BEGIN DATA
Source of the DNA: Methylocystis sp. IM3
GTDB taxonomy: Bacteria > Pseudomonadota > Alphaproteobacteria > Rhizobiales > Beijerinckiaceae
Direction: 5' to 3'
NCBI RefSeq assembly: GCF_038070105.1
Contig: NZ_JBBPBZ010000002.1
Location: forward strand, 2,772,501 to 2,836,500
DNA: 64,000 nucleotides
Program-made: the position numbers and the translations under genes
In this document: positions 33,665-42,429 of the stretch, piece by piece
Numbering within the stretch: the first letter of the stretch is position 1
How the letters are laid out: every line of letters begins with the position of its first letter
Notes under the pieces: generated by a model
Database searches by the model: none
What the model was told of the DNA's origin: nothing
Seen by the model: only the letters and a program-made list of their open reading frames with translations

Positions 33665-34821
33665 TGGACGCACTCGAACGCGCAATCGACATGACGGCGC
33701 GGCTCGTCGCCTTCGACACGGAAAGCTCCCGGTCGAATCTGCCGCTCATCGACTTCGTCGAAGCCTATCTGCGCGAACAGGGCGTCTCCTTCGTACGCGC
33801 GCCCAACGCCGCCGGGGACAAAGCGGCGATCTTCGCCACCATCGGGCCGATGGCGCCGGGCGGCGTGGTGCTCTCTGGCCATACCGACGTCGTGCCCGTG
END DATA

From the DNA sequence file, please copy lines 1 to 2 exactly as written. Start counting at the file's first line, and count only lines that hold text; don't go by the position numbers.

Source of the DNA: Methylocystis sp. IM3
GTDB taxonomy: Bacteria > Pseudomonadota > Alphaproteobacteria > Rhizobiales > Beijerinckiaceae